This book is about the government sponsored pro-registration teams that were formed after the SHRA was passed. The book's in three chunks, one about the Initiative (a team in every state), another about the Thunderbolts (poachers turned gamekeepers) and the last one about Heroes for Hire (bounty hunters). There's also a shed load of data files.
The Initiative section is half good, half mystifying. The first chunk is about Camp Hammond. This is the place where newly registered and inexperienced heroes go to get trained. Trained so they don't make the sort of mistakes Spidey did trying to save Gwen Stacey. They're also taught enough about ethics so you don't end up like Wolverine. There are a couple of action scenes covering aspects of training and their first serious mission. There are enough data files in the back of the book to gather together a young team, chuck them in and see what happens. So far so good. Now the mystery begins...
The rest of the Initiative section is an outline of some of the Initiative teams. We have the Rangers and the Great Lakes Avengers/Champions amongst others. Each team gets a quick - page long - description, a guide to playing them and a set of Watcher character data files. Er, Watcher data files? Why? What are they for? Why not player data files? Is it so the Watcher gets to play Squirrel Girl (not a bad thing to be honest, after I finish writing this review she's being transcribed to a player data file ASAP)? There doesn't seem to be any explanation of what this section is actually for. Maybe these is an explanation somewhere but I haven't found it in a couple of readings. I suppose one use would be to give anti-registration heroes something to complicate their lives. Anyway, I found the reasoning a bit lacking - your experience may vary though!
The second section is about the Thunderbolts. They're villains given the choice of helping round up anti-registration heroes or rotting in the hell-hole of Project 42. It gives a quick overview of who and what they are at the time of Civil War and mentions that they eventually end up under the control of one Norman Osbourne. There's a couple of good action scenes and the playable data files for enough undesirables (Venom and Bullseye fans rejoice!) to give you a really strong springboard to start a Thunderbolts campaign. The data files also include a few nice milestones which help you visualise the internal conflicts and motivations of the characters. All in all well chuffed by this section.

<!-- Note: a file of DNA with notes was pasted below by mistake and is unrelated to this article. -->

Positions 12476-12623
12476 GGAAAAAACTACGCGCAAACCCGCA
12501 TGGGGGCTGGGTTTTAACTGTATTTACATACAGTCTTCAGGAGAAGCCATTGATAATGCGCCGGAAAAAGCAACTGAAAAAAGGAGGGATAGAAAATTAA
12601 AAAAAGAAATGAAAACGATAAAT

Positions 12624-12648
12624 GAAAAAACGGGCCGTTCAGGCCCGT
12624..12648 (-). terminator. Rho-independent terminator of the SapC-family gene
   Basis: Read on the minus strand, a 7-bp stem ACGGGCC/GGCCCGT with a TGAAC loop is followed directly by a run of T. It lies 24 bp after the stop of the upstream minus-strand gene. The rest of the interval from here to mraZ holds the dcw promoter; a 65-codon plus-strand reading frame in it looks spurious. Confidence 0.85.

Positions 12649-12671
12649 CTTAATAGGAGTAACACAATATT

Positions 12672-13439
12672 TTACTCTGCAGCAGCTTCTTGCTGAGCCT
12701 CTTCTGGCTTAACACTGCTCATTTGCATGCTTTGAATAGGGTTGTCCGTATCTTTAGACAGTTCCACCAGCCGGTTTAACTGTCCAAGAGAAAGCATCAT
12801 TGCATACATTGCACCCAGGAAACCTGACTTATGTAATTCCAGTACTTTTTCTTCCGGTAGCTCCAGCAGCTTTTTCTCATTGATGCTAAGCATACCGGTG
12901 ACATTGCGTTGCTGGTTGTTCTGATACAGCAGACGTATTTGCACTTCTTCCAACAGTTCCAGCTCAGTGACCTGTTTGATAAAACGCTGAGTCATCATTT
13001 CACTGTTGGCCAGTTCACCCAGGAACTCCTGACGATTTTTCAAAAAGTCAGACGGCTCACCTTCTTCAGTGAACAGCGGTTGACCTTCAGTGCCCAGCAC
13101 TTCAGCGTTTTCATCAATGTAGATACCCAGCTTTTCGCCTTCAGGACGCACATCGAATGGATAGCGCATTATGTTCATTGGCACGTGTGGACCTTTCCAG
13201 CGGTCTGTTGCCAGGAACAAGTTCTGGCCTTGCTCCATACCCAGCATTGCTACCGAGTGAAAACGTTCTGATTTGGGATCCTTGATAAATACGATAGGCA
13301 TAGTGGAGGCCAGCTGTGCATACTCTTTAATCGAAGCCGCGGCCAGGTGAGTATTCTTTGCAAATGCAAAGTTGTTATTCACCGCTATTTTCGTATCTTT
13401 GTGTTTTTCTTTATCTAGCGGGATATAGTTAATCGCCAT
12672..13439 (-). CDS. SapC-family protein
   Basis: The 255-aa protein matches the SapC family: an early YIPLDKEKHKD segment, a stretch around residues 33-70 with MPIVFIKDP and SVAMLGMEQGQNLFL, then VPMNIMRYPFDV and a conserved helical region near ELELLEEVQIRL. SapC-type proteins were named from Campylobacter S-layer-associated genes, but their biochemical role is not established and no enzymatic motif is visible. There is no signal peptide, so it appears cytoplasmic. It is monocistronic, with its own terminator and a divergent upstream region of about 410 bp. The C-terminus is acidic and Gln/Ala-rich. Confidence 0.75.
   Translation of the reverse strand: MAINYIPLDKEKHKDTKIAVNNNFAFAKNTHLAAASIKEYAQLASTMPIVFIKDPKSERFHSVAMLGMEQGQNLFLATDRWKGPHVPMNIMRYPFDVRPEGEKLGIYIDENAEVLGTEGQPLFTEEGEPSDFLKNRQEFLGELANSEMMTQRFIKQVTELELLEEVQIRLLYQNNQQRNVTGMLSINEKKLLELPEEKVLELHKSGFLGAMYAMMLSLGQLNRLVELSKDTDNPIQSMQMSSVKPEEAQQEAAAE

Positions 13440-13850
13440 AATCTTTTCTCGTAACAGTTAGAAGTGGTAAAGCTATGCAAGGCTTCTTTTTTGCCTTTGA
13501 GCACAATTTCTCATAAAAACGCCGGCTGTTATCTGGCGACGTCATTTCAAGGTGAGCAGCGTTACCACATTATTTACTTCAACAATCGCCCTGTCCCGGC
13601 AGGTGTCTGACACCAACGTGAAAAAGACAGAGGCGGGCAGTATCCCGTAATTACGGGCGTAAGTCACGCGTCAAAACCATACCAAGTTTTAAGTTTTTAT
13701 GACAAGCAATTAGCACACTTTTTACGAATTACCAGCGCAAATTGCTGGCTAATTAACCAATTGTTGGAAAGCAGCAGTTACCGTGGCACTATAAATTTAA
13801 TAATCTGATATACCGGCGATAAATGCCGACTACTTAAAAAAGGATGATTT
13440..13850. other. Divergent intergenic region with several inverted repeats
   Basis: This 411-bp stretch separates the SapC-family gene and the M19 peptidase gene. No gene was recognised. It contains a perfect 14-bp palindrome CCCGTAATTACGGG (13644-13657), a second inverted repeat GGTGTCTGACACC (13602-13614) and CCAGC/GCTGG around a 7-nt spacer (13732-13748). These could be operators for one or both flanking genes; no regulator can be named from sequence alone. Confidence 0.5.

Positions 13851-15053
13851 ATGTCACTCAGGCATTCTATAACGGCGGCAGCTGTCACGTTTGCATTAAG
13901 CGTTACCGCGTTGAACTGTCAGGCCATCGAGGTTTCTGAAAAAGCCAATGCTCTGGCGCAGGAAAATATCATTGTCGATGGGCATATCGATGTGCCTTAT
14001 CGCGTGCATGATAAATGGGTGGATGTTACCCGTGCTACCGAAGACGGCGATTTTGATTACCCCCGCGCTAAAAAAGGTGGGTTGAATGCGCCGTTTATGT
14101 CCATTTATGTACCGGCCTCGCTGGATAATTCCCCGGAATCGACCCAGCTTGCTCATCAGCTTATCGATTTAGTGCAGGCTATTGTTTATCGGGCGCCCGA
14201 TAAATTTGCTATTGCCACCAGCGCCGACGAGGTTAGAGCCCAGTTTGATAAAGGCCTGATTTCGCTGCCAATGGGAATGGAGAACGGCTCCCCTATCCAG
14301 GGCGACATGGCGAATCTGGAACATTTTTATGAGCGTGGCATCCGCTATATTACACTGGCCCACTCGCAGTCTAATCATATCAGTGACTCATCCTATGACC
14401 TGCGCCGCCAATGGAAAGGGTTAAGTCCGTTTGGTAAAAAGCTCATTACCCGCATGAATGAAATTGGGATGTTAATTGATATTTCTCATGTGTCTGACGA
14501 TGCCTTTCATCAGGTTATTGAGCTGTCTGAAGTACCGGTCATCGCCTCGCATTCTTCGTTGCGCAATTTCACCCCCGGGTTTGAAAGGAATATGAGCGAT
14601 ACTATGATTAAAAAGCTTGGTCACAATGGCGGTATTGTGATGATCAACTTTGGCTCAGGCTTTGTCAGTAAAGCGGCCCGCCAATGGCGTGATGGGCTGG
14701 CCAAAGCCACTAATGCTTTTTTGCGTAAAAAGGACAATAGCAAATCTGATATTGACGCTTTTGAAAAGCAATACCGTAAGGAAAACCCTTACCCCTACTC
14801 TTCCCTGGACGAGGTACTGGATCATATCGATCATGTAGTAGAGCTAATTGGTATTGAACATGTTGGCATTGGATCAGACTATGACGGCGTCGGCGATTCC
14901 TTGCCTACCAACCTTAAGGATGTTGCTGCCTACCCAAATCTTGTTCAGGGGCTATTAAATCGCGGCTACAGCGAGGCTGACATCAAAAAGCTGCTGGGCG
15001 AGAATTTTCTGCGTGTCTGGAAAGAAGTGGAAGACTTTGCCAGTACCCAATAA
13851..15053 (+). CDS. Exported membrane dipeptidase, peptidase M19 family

The third section is about Heroes for Hire - a bunch of mercenary heroes hired to round up anti-registration heroes. Unlike the Thunderbolts this lot are in it for the money, not because they want to avoid prison and/or reform. Again there are a couple of cool action scenes and data files for the key members of the team. These data files also have good milestones and as a Watcher you can develop a decent amount of conflict between team members AND internal conflict for the team member. For example would Black Cat shop Spidey or let him go? Which way does her emotional compass point at this time? And yes, this means that you've got official data files now for a Black Cat/Spidey combo in games outside the Civil War. What's not to like?
The final section are data files. Some I'd heard of, others I hadn't. With 8,000 characters in the Marvel universe I'm not surprised. Most of them look fun to play and have evocative distinctions and milestones. For me Moonstone sticks out as someone interesting (and not just her picture which is in the best bottle-fed tradition of Super Hero art). She's sufficiently conflicted as to make anyone who thinks super heroes are one dimensional a reason to think again.
My final comment is that the book is a bit short for the price. I know, small doesn't necessarily mean low quality or lack of utility. I don't begrudge having paid the cash as there's still a lot to use but the Initiative teams just feel like filler.
So I'll drop a point for the size, drop another for the second half of the initiative section me add one back for Black Cat, Moonstone and Squirrel Girl.
PS: There's been an update recently which has addressed the fuzzy art issues and the lack of printer friendly data files. Hurrah, those really narked me so I'm glad they've been fixed.
[4 of 5 Stars!]